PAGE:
The U.S. imperial-industrial complex is at it again.
From the early 1970s until the Cold War with the Soviet Union ended, the United States did not think China was so bad. In 1971, President Richard Nixon undertook a diplomatic opening to China, and in the late 1970s President Jimmy Carter finished a lagging effort. Nixon had made the opening in an adroit move to improve relations with a weaker but more radical communist China, led by Mao Zedong, as a counter to the staid but more powerful Soviet Union. During the Carter administration, Deng Xiaoping, China’s new leader after Mao died, began to free up the creaking communist economy by allowing limited capitalism. Under that enlightened policy, Chinese economic growth soared, catapulting China into one of the two largest economies on the planet.
Yet after the Cold War with the Soviet Union ended and the USSR was clearly much less threatening to Europe and around the world, almost on cue, U.S. elites’ suspicions began to arise about China, beginning with its suppression of democratic forces in Tiananmen Square in 1989. Yet Deng never professed to have a democratic bone in his body and wanted to avoid the failed Soviet model of reform by concentrating on partially freeing up the Chinese economy while eschewing more dangerous political reforms. Thus, China became a committee-ruled authoritarian state with a vibrant private economic sector propping up chronically underperforming state-owned industries held over from the communist days.
Typical of many powers with rising economies (including the United States in the late 1800s), China has become militarily more assertive, especially in nearby areas. Also, the Chinese have attempted to win “influence” more widely by trade and investment in other nations’ infrastructure—that is, China’s “belt and road” initiative. Much of these recent trends have occurred under Xi Jinping, who since his rise to power in 2012, has taken the country back to one-man rule comparable to that of Mao and has been substantially tightening control over the private sector economy.
The imperial-industrial complex in the United States needs an enemy, and the autocratically communist redux of the Xi regime has conveniently arisen to fill the gap created by the defunct Soviet Union and the interregnum threat from terrorism after 9/11. An economically stronger China from the late 1970s until 2012 increased global commercial competition, which was good for the world’s consumers and made US corporations stronger as well. However, it also allowed China to spend more on its military. Although China still spends only about a third of what the United States spends on defense, the U.S. imperial-industrial complex is working feverishly to make China out to be a new USSR.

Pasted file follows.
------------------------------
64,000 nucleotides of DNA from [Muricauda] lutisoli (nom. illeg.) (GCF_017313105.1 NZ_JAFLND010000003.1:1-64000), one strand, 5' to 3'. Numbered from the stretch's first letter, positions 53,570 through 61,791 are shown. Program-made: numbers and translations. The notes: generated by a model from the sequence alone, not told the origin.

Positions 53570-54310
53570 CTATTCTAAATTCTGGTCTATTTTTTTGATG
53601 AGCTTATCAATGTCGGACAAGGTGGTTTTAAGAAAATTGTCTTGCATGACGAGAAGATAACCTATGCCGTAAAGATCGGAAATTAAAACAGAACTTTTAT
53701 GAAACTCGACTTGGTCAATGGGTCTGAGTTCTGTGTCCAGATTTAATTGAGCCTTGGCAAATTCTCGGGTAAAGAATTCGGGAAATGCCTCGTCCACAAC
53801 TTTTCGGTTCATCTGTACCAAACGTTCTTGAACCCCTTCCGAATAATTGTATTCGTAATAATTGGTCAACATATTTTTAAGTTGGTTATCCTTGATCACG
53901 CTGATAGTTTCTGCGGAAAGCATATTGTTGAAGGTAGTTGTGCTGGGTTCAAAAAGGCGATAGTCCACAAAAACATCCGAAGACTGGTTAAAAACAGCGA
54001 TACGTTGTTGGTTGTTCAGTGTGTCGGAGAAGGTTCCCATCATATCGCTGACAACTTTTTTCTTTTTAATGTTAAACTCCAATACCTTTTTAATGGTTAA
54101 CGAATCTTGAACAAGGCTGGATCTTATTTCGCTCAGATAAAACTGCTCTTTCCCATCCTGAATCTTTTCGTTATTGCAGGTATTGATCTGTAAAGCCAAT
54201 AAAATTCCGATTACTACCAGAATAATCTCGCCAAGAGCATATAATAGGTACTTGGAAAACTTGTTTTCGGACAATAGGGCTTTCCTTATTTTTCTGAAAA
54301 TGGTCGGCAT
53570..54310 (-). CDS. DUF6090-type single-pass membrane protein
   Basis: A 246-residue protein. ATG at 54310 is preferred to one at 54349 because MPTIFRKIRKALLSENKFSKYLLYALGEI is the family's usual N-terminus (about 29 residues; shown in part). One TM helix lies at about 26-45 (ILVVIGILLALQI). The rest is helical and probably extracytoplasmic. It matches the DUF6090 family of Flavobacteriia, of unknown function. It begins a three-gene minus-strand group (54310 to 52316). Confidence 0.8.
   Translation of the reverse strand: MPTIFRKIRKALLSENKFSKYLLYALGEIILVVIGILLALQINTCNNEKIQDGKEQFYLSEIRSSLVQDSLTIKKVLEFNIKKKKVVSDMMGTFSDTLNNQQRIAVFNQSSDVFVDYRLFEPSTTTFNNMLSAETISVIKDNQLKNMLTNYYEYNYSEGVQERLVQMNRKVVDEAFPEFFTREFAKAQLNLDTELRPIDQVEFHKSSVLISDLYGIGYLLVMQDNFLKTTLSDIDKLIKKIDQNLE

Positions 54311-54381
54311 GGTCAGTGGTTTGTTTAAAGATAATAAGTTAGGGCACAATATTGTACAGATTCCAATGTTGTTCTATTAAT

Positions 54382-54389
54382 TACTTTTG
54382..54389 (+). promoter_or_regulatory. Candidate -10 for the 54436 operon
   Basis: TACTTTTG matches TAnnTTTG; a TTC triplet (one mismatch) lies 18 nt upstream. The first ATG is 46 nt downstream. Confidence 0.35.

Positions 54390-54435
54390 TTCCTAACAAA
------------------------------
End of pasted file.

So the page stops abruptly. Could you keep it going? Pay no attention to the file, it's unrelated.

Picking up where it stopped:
Yet China’s global strategy is still economically heavy and is likely to be very wasteful. Building infrastructure around the world may obtain “influence” (whatever that means) in other nations, but it is also likely to be expensive and build boondoggles that also create debt traps for many countries, thus creating a resentful backlash too. In short, China’s entire effort to gain influence may be a giant waste of time and money.
In addition to an aging population, economic inefficiency induced by a dearth of market information in a restricted political system, and problems with ethnic minorities in Tibet and Xinjiang, China’s worst problem is Xi’s creeping re-socialization of China’s economy. Zombie state-owned banks lend money to zombie state-owned corporations. Certain private firms get preferential treatment from the government. Like the bad old days, communist party hacks are being planted at the top levels of private companies, thus politicizing business decisions. Corporate executives, who are alternative power centers to Xi and the communist party, are being fired or extorted for money. In short, party and state re-regulation of the economy will likely significantly slow economic growth rates and limit China’s power, just as they did with the Soviet Union. China’s economic stagnation from overregulation may be even worse than that of Japan, which began in the 1990s.
Economic power underlies all other indices of national power—for example, military, diplomatic, and cultural power. Given a slowing Chinese economy resulting from internal weaknesses, Americans should not let the U.S. imperial-industrial complex exaggerate what threat China poses to U.S. security.